Being Deaf in a Hearing World By Lynne Joseph

Being Deaf in a Hearing World – By Lynne Joseph

This is a story about a deaf man and how he obtained what everyone in the hearing world has. He owned his own home, and a farm. He owned two vehicles, a car and a van, both in good working order. He worked as a piano tuner when in his thirties, even though he was completely deaf. He had his own successful carpentry business in his later years, and taught Sign Language at a local community college to hearing people in what was supposed to be his retirement years. Norman Sero proved that indeed, deaf does not equal dumb.

The deaf community is offended by the label, “deaf and dumb.” It gives the impression that deaf individuals are less intelligent than those who hear normally.

Norman was my father-in-law, and he didn’t believe that. He believed that all deaf people had the potential to be what they wanted to be.

In many instances, he was able to help children who were deaf. In the past, parents have been known to keep them literally in cages, thinking that they were defective, ashamed to let the world at large see them. In one instance, a young girl was tied to the front porch of her home by a rope, around her waist. She was a young teen at the time. Dad went to the parents after talking to the girl, showing her signs and pointing to things to see if she comprehended. The parents were more than happy to give their daughter to him to teach. He started her education, and then sent her to The School for the Deaf in Milton, Ontario. That young lady grew up to become a seamstress, making her own wedding gown and eventually running her own sewing business. If not for dad, that girl would not have had a normal life. At the age of 76, dad decided that it might be good to teach American Sign Language to hearing people so that the deaf community would be better served in banks, stores, and doctor’s offices. He and I devised a curriculum whereby he could teach these classes. It was difficult to put together a curriculum, but finally we settled on a chapter-to-chapter form using a textbook that was then available to us.

I attended his first class and watched him at work. He wrote on the blackboard. My name is Norman Sero. I am your teacher, and I am deaf. Everyone looked surprised but it didn’t take them long to warm up to him. He began with an icebreaker where everyone had to relate a sentence to a partner but could not speak, use any sign language they might already have nor could they write it down. It proved his point.

He started the students out by teaching them the alphabet in sign. This was very important, as it is the base for the language. The students then progressed into simple, useful signs for things such as coffee, tea, milk, bathroom etc. They continued on to more complex signs. At the end of eight weeks, the students could communicate on a basic level and had learned 300 signs. That was level one. By the time the students had gone through three levels, and the accompanying text, they were able to have conversations in sign. At this point, they were then taught the finesse of A.S.L or American Sign Language. This is actually a shorthand version of Signed English.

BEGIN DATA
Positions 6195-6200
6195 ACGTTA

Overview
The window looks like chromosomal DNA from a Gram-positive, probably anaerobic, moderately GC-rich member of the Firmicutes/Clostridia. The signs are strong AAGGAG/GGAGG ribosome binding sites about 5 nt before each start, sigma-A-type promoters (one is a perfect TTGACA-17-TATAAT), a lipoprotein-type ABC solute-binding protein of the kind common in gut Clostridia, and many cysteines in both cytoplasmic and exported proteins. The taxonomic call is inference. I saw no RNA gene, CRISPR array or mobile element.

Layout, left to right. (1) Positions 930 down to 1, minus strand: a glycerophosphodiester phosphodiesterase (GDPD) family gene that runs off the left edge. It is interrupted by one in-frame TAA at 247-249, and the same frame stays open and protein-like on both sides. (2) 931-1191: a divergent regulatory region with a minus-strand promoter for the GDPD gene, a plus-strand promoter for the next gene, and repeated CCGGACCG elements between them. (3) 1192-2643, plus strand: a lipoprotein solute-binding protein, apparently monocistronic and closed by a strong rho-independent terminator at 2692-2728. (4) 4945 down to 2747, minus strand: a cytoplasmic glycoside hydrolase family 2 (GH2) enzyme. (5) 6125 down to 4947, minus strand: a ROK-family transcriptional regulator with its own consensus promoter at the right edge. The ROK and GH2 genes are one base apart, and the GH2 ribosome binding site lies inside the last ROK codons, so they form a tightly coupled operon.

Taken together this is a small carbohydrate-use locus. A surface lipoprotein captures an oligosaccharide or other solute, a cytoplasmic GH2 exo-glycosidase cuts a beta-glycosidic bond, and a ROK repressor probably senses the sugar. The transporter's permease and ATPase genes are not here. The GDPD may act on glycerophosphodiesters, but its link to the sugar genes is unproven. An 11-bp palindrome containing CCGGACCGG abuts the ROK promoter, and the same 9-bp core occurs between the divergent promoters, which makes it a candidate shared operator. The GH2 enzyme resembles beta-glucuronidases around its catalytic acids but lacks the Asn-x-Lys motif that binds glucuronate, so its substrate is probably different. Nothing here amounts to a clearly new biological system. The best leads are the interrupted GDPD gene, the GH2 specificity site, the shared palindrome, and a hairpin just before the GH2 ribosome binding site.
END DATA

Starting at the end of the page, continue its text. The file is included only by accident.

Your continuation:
Dad told jokes. He created group assignments. He wanted to make the classes fun. It was important to him that they learn properly. Sign Language is a whole body language: facial expression, body language, and signing all go together to tell a complete story. I often went with him when he was shopping, especially for farm equipment. He always got his point across. For those especially obtuse, I could always translate.

Dad worked with his elderly friends. It was an inspiration watching him organize and delegate. One Canada Day parade, dad and the members of the Board of the Brantford Association of the Deaf created a float depicting Deaf Awareness. Everyone brought food, with the wives setting up a picnic and turning the job into a party. We were positioned in the first third of the parade. We walked along, handing out cards with the Sign Alphabet on it. We gave candy to the children along the route. Tearing down afterward was almost as much fun as building the float had been.

Working all day in the fresh air, then teaching two nights a week, began to wear on him eventually. A resting period was necessary each day. From 12 until 1 p.m. he would nap in the big lawn chair in the still unfinished house. He actually signed to himself in his sleep. It was interesting to watch.
Even with all of this work, he also ran The Ontario Camp of the Deaf, on Lake Rousseau in Perry Sound, Ontario, which he founded in the early fifties. The camp was exclusively for deaf children and their families. He did all the repairs, and building. Each spring, with the help of volunteers, my husband and myself included, he opened the camp up and closed it down again in the fall.

Counseling deaf families was the toughest job of all. It is difficult to communicate to a father that his deaf son was protesting because he wanted to be like the other kids his age. Often, I would have to be the go between.

I remember once when dad and I visited a family of deaf people. The parents fostered 13 deaf children and teens. We went into the house and the noise was unbelievable. Everyone had their own TV and they were all turned up to the max. Dad and I had to advise the mom as she had been given a deaf/blind child to care for which was my expertise. I found it difficult to concentrate in the chaos but it didn’t bother him at all.

Many of the deaf community are elderly people. They have their own culture. They want to keep the young people close. The young people want to fit into the world at large. The conflict is ongoing.

Norman Sero was a great mentor. He passed away in August 1991. He proved his life was successful and worthwhile. He proved that “deaf does not equal dumb”. I still miss him.

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